‘The Disappearance of Madeleine McCann’ Debases True Crime

Cierra Veizer, Sports Editor

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Nobody wants a child to go missing, especially if it’s his or her child.

Netflix released a documentary series on March 15 reliving the investigation surrounding Madeleine McCann. In 2007, 4-year-old Madeleine disappeared from the villa her family was staying at for vacation in Praia Da Luz, Portugal.

Under the ever-popular true crime genre, “The Disappearance of Madeleine McCann” confirms that the genre has become prisoner to its crassest tendencies.

This series was produced to earn a profit and did little to acknowledge the parents’ grief and pain. The lack of sensitivity the directors took forces the parents to relive one of the worst days of their lives over and over again.

Both Kate and Gerry McCann, Madeleine’s parents, refused to participate in the series and urged their friends to do the same, and it’s not hard to understand why.

For over two episodes, the director goes in depth with Portugal’s Polícia Judiciária’s efforts to accuse the parents. Both Kate and Gerry were named arguidos, or suspects, in the original investigation.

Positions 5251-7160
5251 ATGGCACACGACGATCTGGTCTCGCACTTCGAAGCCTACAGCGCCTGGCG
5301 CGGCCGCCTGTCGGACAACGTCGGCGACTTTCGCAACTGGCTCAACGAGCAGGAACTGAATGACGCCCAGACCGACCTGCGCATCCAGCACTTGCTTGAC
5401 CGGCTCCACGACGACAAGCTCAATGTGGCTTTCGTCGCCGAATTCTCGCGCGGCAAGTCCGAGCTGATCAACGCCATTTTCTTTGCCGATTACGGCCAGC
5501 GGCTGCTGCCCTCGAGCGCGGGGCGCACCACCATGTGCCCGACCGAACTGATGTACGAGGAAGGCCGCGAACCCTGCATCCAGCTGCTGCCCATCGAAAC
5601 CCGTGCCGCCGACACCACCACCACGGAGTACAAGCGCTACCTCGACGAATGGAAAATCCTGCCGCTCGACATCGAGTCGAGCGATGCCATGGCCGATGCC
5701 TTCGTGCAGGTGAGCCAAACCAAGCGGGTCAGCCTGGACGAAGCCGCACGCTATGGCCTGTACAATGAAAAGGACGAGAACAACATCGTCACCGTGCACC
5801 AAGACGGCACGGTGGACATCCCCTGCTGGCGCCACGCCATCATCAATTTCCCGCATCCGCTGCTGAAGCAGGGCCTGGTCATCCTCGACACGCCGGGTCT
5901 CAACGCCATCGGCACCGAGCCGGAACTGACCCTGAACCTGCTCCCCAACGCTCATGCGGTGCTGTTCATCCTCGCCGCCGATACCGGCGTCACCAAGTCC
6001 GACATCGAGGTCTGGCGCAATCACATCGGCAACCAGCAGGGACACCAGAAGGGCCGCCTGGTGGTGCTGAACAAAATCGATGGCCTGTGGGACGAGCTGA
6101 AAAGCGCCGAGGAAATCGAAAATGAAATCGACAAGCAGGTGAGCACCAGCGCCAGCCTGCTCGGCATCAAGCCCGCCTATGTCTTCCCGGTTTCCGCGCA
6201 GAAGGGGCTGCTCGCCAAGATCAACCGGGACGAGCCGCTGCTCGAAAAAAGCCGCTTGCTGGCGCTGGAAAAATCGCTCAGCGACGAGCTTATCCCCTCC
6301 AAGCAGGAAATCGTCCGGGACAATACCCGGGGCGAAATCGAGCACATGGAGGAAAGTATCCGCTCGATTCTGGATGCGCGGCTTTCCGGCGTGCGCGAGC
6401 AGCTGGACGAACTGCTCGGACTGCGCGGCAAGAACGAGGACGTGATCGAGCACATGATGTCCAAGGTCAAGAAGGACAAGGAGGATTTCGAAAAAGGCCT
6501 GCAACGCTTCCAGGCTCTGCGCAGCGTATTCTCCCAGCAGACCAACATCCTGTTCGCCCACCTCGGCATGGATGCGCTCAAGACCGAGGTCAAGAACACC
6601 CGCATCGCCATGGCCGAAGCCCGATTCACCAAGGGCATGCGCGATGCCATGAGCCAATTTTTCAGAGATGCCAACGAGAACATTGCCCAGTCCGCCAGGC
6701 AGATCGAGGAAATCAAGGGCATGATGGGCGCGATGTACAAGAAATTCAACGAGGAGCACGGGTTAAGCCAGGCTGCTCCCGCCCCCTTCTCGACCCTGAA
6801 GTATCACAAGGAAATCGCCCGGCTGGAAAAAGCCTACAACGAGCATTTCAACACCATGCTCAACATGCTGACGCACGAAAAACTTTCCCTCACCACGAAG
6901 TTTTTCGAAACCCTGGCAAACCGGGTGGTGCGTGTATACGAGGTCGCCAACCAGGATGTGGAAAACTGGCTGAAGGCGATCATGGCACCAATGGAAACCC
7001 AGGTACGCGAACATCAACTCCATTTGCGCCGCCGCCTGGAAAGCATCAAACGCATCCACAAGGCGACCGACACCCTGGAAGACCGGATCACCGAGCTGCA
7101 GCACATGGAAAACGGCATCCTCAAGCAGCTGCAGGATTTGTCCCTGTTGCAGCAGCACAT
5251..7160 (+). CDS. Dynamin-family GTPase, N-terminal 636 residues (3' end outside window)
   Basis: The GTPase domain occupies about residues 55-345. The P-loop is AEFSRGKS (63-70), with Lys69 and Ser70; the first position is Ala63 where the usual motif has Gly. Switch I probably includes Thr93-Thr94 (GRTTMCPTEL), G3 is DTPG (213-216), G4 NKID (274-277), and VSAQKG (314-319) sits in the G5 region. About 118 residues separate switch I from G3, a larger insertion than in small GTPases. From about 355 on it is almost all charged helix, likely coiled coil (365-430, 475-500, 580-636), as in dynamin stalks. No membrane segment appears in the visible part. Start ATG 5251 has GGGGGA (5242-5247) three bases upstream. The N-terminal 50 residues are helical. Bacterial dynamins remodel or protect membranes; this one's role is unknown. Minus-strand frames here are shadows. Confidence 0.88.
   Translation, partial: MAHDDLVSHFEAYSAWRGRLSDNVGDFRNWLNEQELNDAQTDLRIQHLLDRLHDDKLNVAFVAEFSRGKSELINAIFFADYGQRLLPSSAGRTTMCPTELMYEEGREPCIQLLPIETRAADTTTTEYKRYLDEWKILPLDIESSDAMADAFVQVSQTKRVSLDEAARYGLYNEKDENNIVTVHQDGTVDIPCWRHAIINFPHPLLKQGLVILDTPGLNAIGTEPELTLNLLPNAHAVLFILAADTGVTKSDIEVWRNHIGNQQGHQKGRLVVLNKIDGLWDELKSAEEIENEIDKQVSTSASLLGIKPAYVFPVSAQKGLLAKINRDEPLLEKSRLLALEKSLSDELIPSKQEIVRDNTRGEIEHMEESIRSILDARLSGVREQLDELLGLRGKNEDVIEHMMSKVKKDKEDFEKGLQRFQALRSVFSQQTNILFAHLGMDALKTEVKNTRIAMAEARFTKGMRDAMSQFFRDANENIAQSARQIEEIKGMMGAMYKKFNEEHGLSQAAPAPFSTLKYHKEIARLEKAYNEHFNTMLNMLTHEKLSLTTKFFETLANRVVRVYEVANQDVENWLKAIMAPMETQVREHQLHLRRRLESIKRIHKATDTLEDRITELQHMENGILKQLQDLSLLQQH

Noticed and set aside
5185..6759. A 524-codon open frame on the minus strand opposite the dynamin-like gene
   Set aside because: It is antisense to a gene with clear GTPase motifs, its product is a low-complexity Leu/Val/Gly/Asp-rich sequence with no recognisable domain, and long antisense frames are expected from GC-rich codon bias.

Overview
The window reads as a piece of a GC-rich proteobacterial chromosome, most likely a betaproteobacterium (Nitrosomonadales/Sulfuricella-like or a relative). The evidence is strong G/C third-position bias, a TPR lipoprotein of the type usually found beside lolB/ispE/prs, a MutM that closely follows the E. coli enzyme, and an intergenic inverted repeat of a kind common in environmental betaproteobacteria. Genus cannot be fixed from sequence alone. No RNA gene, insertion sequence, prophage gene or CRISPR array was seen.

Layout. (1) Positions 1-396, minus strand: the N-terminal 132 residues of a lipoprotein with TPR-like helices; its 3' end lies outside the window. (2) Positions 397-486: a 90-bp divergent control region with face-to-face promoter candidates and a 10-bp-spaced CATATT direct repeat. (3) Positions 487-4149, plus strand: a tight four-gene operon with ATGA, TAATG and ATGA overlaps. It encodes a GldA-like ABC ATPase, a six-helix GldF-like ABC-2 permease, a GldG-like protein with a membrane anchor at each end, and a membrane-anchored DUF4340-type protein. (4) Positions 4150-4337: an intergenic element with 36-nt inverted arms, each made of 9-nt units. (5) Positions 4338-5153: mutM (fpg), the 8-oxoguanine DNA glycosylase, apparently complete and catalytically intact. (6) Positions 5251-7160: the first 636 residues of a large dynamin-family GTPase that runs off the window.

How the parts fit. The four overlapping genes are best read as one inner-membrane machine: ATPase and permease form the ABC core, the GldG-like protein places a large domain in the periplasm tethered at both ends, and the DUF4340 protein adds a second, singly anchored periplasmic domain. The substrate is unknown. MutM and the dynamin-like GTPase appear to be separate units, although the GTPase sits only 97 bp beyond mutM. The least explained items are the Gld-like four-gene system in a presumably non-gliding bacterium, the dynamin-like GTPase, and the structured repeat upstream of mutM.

Also, multiple sources condemned Kate and Gerry as irresponsible parents for leaving their three children in their villa as they enjoyed dinner at a Tapas restaurant on the other side of the resort with friends. It was also suggested that Kate killed Madeleine by causing her to overdose of a sedative that she rumoredly gave her children to keep them quiet while she and Gerry enjoyed dinner. Kate denies all accusations.

At eight hours, the documentary is unnecessarily melodramatic and turgid. It takes aimless detours into pedophilia, human trafficking and the historical roots of Portugal. It was a simple retelling, in what felt like real time since no new evidence has been discovered in multiple years.

The lack of sensitivity to Madeleine’s family quickly sent this series into a downward spiral. Instead of focusing on a man who was wrongly accused and got large compensation for it, the makers should have spent their time wondering how the McCanns can handle it. They should’ve hoped that the suffering pair finds answers and are allowed to live out the rest of their days in joy, or at the very least, the terrible peace that comes with knowing the worst.

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‘The Disappearance of Madeleine McCann’ Debases True Crime